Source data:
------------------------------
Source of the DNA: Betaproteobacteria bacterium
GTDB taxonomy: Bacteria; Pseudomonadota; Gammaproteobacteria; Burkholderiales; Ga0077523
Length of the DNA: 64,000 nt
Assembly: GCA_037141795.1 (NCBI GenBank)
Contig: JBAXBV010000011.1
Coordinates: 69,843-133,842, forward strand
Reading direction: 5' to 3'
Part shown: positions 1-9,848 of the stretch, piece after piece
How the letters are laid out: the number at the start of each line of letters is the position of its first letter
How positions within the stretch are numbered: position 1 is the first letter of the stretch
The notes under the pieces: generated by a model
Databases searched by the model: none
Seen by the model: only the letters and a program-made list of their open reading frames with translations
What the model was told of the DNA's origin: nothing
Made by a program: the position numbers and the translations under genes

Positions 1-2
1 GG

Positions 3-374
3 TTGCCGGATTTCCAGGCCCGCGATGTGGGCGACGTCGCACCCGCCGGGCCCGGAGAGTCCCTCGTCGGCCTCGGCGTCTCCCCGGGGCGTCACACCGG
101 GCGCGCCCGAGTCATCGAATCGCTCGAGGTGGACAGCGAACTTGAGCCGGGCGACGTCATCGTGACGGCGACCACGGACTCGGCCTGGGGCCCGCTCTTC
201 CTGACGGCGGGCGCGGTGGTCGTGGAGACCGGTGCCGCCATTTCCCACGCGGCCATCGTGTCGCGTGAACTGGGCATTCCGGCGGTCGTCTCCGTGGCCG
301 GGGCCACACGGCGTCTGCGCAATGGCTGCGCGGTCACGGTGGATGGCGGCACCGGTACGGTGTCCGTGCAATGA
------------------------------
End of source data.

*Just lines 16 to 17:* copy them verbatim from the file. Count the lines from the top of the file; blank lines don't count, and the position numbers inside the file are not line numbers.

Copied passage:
Positions 1-2
1 GG